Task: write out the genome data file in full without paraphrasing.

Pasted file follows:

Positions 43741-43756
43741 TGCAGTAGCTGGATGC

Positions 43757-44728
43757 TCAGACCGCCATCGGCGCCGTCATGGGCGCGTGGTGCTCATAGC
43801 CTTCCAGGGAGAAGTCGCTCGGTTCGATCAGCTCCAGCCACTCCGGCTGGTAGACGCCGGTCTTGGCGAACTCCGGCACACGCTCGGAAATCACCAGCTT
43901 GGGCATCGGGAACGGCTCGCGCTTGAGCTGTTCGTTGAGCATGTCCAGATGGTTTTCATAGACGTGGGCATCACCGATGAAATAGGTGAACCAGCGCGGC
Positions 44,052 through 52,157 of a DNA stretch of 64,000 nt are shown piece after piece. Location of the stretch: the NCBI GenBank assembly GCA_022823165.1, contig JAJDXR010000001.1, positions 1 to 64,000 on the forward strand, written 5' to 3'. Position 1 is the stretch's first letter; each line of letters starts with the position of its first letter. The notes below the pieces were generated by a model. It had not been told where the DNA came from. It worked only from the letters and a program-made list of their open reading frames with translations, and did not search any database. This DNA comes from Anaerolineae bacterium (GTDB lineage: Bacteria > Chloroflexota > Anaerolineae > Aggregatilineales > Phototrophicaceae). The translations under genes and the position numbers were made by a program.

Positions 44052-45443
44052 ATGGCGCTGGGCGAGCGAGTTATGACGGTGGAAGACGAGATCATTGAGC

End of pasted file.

Positions 43741-43756
43741 TGCAGTAGCTGGATGC

Positions 43757-44728
43757 TCAGACCGCCATCGGCGCCGTCATGGGCGCGTGGTGCTCATAGC
43801 CTTCCAGGGAGAAGTCGCTCGGTTCGATCAGCTCCAGCCACTCCGGCTGGTAGACGCCGGTCTTGGCGAACTCCGGCACACGCTCGGAAATCACCAGCTT
43901 GGGCATCGGGAACGGCTCGCGCTTGAGCTGTTCGTTGAGCATGTCCAGATGGTTTTCATAGACGTGGGCATCACCGATGAAATAGGTGAACCAGCGCGGC
Positions 44,052 through 52,157 of a DNA stretch of 64,000 nt are shown piece after piece. Location of the stretch: the NCBI GenBank assembly GCA_022823165.1, contig JAJDXR010000001.1, positions 1 to 64,000 on the forward strand, written 5' to 3'. Position 1 is the stretch's first letter; each line of letters starts with the position of its first letter. The notes below the pieces were generated by a model. It had not been told where the DNA came from. It worked only from the letters and a program-made list of their open reading frames with translations, and did not search any database. This DNA comes from Anaerolineae bacterium (GTDB lineage: Bacteria > Chloroflexota > Anaerolineae > Aggregatilineales > Phototrophicaceae). The translations under genes and the position numbers were made by a program.

Positions 44052-45443
44052 ATGGCGCTGGGCGAGCGAGTTATGACGGTGGAAGACGAGATCATTGAGC